Documentation

  • PDL::Slices

    In addition to explaining the original slicing and dicing functions - for which you can usually use PDL::NiceSlice - this also covers many dimension-handling functions such as "mv", "xchg", and "reorder".  This also thoroughly documents the "range" function, which can be very powerful, and covers a number of internal functions, which can probably be skipped.

  • PDL::Indexing

    This covers a lot of the deeper conceptual ground that you'll need to grasp to really use PDL to its full potential.  It gets more complex as you go along, so don't be troubled if you find yourself loosing interest half way through.  However, reading this document all the way through will bring you much closer to PDL enlightenment.

  • PDL::IO

    PDL has quite a few IO modules, most of which are discussed in this summary module.

  • PDL::Tips

    A collection of some of Tuomas's ideas for making good use of PDL.

  • PDL::BadValues

    Explains what bad values are and how and why they are implemented.

  • Selections from Inline::Pdlpp

    Although writing PDL::PP code is considered an Advanced topic, and is covered in the next section, you should be aware that it is possible  (and surprisingly simple) to write PDL-aware code.  You needn't read the whole thing at this point, but to get some feel for how it works, you should read everything up through the first example.  A copy of this documentation is contained in PDL::PP-Inline.

  • PDL::Objects

    Explains how to subclass a piddle object.

  • PDL::Index

    This was discussed in the Preface. It is an automatically generated file that lists all of the PDL modules on your computer. There are many modules that may be on your machine but which are not documented here, such as bindings to the FFTW library, or GSL. Give it a read!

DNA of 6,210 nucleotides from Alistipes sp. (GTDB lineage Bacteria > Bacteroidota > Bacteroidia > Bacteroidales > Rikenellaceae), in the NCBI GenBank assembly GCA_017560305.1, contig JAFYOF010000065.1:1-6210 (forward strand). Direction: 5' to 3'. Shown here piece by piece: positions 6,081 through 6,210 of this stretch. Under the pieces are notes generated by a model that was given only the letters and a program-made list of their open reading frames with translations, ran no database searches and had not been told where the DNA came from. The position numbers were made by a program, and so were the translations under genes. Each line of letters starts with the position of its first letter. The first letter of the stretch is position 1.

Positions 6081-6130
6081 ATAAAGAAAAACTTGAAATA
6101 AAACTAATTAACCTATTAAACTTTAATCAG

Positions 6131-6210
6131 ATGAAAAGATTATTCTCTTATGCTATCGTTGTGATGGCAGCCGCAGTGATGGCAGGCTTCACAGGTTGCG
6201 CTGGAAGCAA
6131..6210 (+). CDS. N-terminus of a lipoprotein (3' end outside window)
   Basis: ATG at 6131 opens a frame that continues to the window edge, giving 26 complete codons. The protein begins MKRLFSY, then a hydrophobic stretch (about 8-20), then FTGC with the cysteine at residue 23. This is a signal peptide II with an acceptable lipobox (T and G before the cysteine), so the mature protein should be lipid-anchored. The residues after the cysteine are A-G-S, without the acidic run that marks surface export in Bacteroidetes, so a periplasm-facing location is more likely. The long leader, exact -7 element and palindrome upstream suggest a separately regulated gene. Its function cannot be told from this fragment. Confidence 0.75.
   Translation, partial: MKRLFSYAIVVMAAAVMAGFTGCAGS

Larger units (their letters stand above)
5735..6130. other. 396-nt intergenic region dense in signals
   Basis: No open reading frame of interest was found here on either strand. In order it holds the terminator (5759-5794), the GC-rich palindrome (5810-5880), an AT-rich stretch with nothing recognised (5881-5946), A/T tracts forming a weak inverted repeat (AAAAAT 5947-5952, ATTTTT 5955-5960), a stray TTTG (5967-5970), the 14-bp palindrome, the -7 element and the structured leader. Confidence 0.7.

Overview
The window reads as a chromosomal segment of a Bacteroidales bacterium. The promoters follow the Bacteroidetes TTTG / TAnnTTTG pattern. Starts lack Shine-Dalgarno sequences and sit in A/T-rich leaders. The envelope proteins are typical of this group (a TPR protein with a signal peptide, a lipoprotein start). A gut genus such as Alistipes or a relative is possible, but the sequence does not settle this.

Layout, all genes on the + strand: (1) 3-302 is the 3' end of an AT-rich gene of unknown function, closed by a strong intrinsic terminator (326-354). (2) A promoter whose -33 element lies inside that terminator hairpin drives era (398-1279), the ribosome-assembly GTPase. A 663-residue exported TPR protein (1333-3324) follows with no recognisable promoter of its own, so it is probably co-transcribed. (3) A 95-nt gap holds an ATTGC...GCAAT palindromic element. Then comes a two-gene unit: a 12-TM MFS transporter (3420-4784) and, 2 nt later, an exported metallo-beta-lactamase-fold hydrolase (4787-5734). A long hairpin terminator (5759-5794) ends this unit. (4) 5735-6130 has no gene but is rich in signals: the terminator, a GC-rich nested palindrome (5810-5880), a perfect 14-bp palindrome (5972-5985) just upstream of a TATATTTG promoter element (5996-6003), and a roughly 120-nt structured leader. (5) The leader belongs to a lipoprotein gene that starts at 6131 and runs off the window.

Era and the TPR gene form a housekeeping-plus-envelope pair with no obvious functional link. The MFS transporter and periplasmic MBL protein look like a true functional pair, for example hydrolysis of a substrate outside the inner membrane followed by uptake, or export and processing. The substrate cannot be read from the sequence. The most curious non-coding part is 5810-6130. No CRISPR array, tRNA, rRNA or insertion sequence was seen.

Libraries

  • PDL::Complex

    Complex number support.  No, PDL does not have complex number support built into the core, but this should help you out.

  • PDL::FFT

    PDL's own Fast Fourier Transform.  If you have FFTW, then you should probably make use of it; this is PDL's internal implementation and should always be available.

  • GSL

    PDL does not have bindings for every sub-library in the GNU Scientific Library, but it has quite a few. If you have GSL installed on your machine then chances are decent that your PDL has the GSL bindings. For a full list of the GSL bindings, check PDL::Index.

  • PDL::Func

    A somewhat uniform interface to the different interpolation modules in PDL.

  • PDL::Bad

    Includes some basic bad-value functionality, including functions to query if a piddle has bad values ("isbad") and functions to set certain elements as bad ("setbadat" and "setbadif").  Among other places, bad values are used in PDL::Graphics::PLplot's xyplot to make a gap in a line plot.

  • PDL::DiskCache

    A cool module that allows you to tie a Perl array to a collection of files on your disk, which will be loaded into and out of memory as piddles. If you find yourself writing scripts to process many data files, especially if that data processing is not necessarily in sequential order, you should consider using PDL::DiskCache.

  • PDL::Char

    A PDL subclass that allows you to store and manipulate collections of fixed-length character strings using PDL.

  • PDL::Image2D

    A whole collection of methods for manipulating images whose image data are stored in a piddle.  These include methods for convolutions (smoothing), polygon fills, scaling, rotation, and warping, among others.

  • PDL::ImageND